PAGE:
It seemed to be the ideal relationship: he came from a beautiful country, Bermuda, and I always wanted to live in the sun.
I met him online and he was charming, came all those miles to visit me then love bombed me, took me out for meals, told my mum he was going to marry me, charmed my family, gave me a dream of a life in paradise.
Fast track three years and here I am, discarded for a newer model but now trying to be hoovered back into his harem, the posse of exes I had to deal with–possibly to triangulate me with the latest.
I’ve read so much about this disorder that I could possibly write a book on it.
But here’s the thing. After a stint at counseling, we drew a conclusion that my dad was indeed a narcissist and I was kind of comfortable in that maelstrom of a relationship as I had lived it throughout my childhood. The walking on eggshells, the controlling aspect, the devaluation and discard, and finally, with my dad, the discrediting all who would listen or believe.
I will give one example of the relationship with the narcissist. It was my 50th birthday and he decided to take me to Venice for a couple of days, as he wanted to then go to Germany to visit his sister. We arrived, found our hotel, then decided to walk to a restaurant for lunch.
Towards the end of the lunch, I got my phone out to Google what was going on in Venice that night. All of a sudden he said something along the lines of ‘on the phone to your boyfriend.’ I denied it and carried on then he got up and left, leaving me in the restaurant.
I had trouble finding the hotel on my own. Eventually, I arrived back and he was in the bath. We had a row then fell asleep. No plan was made for the evening so we eventually left for a wander around Venice in a foul mood with each other.
I said let’s at least get a peach Bellini in Harry’s bar, as it was my birthday. He took one look in and said it was too busy so I went in on my own and had a miserable 21 Euro drink whilst he waited outside.
The evening deteriorated from there. In a cheap tourist restaurant, we sat in silence. On the return to the room, he began to run me down when that had no effect he started to run my daughter down then told me to sleep on the floor. By this point, I had lost it and threw the nearest thing at him–a teapot. He threw me out of the room, in tears.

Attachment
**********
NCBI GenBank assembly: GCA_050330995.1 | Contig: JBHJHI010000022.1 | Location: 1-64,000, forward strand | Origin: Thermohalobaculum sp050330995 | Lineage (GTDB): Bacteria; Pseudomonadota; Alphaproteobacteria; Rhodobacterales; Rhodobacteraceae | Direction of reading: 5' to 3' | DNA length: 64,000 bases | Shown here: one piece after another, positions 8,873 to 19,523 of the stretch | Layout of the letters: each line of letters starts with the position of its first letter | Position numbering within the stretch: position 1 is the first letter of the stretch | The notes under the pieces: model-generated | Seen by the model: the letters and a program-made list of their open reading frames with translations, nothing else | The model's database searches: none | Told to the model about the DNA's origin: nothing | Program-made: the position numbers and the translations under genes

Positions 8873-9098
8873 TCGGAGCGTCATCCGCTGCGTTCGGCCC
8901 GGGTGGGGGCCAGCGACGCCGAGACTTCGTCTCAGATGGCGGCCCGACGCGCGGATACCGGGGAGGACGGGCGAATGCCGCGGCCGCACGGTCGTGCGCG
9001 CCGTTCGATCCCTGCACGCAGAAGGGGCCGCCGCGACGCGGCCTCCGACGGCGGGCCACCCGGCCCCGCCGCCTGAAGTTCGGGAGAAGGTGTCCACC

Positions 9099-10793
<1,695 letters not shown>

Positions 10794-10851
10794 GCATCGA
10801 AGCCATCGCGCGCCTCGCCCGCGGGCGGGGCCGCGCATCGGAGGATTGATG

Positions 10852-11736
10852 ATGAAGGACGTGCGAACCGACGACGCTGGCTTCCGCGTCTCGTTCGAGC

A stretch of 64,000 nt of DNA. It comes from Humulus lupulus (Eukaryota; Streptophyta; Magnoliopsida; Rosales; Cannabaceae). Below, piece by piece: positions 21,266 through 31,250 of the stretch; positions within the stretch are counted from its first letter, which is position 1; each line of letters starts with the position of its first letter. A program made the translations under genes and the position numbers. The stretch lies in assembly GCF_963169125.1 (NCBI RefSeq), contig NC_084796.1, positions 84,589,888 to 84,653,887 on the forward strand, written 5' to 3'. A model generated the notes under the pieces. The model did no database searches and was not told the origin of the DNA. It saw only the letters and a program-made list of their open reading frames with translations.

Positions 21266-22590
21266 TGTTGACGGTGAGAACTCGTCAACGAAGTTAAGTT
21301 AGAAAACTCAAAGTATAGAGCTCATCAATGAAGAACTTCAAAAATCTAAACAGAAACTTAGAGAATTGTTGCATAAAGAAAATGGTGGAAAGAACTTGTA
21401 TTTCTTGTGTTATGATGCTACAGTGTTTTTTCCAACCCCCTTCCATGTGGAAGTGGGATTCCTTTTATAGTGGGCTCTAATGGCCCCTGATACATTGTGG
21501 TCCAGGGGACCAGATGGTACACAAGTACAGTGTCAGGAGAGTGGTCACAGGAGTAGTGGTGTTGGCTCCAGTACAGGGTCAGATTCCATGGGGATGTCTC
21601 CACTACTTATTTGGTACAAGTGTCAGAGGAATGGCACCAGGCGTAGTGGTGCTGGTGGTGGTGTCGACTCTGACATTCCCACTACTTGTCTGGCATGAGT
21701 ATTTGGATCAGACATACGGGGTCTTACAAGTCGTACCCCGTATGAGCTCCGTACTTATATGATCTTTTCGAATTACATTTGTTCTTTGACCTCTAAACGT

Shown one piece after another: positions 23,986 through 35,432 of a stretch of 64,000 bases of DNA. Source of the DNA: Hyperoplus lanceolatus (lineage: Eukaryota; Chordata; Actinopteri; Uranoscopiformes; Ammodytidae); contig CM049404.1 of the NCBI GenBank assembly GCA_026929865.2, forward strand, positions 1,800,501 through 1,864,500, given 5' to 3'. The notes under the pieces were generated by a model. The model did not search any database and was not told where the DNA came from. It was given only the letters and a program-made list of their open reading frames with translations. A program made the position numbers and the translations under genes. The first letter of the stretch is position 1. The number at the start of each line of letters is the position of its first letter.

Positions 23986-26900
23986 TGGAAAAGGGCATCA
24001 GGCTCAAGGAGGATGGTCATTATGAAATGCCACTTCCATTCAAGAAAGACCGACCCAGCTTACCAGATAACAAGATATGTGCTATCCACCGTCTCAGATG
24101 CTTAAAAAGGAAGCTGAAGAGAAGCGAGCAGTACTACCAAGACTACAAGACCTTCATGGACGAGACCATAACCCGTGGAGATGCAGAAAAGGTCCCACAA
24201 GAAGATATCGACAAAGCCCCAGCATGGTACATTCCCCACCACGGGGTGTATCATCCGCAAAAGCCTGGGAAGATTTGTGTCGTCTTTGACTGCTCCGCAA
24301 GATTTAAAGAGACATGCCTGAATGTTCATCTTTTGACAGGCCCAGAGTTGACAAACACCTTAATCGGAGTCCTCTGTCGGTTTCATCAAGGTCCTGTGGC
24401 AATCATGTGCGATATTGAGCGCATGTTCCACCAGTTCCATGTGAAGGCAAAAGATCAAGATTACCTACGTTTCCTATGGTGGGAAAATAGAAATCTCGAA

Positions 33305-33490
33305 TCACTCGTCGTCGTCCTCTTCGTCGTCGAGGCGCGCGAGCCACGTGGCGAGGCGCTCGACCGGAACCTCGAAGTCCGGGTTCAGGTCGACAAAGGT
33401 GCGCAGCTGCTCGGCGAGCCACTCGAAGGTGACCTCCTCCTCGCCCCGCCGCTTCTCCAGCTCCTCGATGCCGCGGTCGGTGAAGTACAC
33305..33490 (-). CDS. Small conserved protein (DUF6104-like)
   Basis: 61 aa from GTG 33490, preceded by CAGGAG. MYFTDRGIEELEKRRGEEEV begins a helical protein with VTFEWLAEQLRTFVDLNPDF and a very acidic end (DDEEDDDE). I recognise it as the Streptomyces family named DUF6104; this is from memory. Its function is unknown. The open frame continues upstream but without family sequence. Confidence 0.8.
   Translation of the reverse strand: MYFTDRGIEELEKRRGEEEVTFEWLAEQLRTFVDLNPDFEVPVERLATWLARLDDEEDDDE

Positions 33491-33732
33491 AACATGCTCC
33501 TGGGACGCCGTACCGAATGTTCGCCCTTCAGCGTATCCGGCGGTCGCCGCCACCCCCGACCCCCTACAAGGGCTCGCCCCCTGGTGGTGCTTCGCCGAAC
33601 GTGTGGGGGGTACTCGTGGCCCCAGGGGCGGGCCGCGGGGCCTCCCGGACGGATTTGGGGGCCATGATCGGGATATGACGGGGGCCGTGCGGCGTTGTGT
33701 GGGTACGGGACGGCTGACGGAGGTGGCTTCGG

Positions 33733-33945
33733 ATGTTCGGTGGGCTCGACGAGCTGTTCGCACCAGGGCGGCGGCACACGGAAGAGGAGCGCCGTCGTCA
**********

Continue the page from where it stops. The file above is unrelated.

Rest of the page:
That was my 50th birthday evening: memorable for the wrong reasons.
Why is it that after I had left him I still wished I had given it one more go or been a bit more understanding?
It’s because he laid a well-greased carrot at my lap and played me for a fool, promising the world, delivering nothing.
Or is it that I somehow felt comfortable in this abusive cycle of idealise, devalue, discard, hoover type of relationship, as it was a blast from the past, a familiar pattern?
It’s only in hindsight that you can join the dots of your childhood to your adult brain and see patterns and relationships in a new light.
I am an ex-English teacher and journalist, now a business owner. I am educated to the Master’s level and well-traveled.
I just read in this story not one, but TWO personal incidences in my experiences with narcissistic men. My god, it is textbook. They are the same patterns over and over. I thought, “How could I be so gullible again?!” I am in 12 Step program now and happily breaking my cycle of needing and wanting them. I appreciate Fairytale Shadows for putting this out there.
The narcisist, Bermuda, online grooming, “travelling all that distance just to see me”, the devaluation, the discard, the turning special moments into nighmares… abroad… the involvement of the daughter… It is like I am reading my own story. Those maniacs seems to be serialy made in a factory… If it is not the same person.
I relate to this post so much. As the writer was stating that her dad had been a narcissist, my head was bobbing back and forth. I am determined to break the cycle. I don’t k is that I could survive another narcisstic relationship. My last one was with a violent man, very much like my father and I am fortunate to have escaped with my life.